In our time, technology is unarguably the greatest challenge to being fully present in our lives. It affects each of the areas we just discussed. Socializing online can stunt our real world emotional growth and our ability to empathize with others. It’s harder to get outside and experience our physical bodies when there’s a 3-D flat screen television to watch and Black Ops to play. And it’s difficult to focus on writing the Great American Novel when you’re checking your email ten times an hour.
Technology can also greatly impact our ability to be fully present in social situations. When I see a man looking at his phone while his woman is trying to talk to him, I want to smack the chump upside the head. Everywhere you go, you see people staring at their phones, nominally present in social situations but really focused on these screens. They talk on the phone while surfing the web, text one friend while conversing with another, keep the television on while eating dinner with the family. The lure of the glowing screen can keep us from really listening to and experiencing each other, can prevent us from being completely present with the people in our lives.
What I personally find most fascinating is the way “social media” can affect our ability to be fully present in the moment by encouraging us to frame our lives for consumption by others. Online communities like Facebook provide new opportunities for connecting with friends and family. But it is a different form of communication. Instead of revealing ourselves to others in real time, we can very selectively pick and choose the version of ourselves we wish to show the world. Our pictures and tweets, our updates and avatars, are chosen not simply to express our personalities, but to create an image of how we want others to see us. But crafting this image can start interfering with our real self. In a column entitled, “I Tweet, Therefore I Am,” Peggy Orenstein explored this new phenomenon:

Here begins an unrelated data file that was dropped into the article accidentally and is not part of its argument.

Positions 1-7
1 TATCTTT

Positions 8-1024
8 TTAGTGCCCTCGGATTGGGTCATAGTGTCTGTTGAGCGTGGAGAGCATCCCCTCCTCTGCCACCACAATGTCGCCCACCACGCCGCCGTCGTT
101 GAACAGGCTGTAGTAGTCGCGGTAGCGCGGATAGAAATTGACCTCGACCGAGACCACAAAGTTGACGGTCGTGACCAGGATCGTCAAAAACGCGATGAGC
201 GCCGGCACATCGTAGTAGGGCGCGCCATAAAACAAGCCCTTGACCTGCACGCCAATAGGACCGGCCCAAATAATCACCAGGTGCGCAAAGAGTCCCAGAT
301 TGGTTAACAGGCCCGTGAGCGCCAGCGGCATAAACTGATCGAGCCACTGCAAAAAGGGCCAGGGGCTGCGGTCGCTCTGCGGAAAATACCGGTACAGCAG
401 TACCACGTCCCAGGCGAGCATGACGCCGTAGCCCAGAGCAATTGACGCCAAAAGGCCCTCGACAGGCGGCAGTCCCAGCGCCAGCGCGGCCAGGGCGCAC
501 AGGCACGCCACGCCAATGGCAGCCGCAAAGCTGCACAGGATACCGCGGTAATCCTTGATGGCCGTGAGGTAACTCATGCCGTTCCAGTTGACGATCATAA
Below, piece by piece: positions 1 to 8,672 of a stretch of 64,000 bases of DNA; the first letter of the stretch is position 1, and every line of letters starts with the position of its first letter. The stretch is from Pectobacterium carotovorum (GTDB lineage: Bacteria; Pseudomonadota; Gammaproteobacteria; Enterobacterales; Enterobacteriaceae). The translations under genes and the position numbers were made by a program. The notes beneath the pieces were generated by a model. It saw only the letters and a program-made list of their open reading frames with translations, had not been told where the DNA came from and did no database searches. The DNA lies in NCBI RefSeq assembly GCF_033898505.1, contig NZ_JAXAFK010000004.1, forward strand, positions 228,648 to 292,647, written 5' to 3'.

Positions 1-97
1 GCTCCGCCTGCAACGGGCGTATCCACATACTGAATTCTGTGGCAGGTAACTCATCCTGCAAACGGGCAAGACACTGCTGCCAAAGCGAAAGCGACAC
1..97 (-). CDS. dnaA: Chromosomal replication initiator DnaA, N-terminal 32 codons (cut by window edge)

“The expansion of our digital universe… has shifted not only how we spend our time but also how we construct identity. For her coming book, ‘Alone Together,’ Sherry Turkle, a professor at M.I.T. interviewed more than 400 children and parents about their use of social media and cellphones. Among young people especially she found that the self was increasingly becoming externally manufactured rather than internally developed: a series of profiles to be sculpted and refined in response to public opinion. ‘On Twitter and Facebook you’re trying to express something real about who you are,’ she explained. ‘But because you’re also creating something for others’ consumption, you find yourself imagining and playing to your audience more and more. So those moments in which you’re supposed to be showing your true self become a performance.’”
With the over-consumption of social media, you may find yourself already framing how you’ll share an experience with others, while you’re still having the experience. If you’re already thinking, “Wait until my friends see this!” you’ve left the realm of being present in the moment.
AoM Man-Up Challenge: Pick three ways you can be more fully present in your life this week. Go for a run, talk with your wife, turn off the phone, block your favorite website (even if it’s ours!).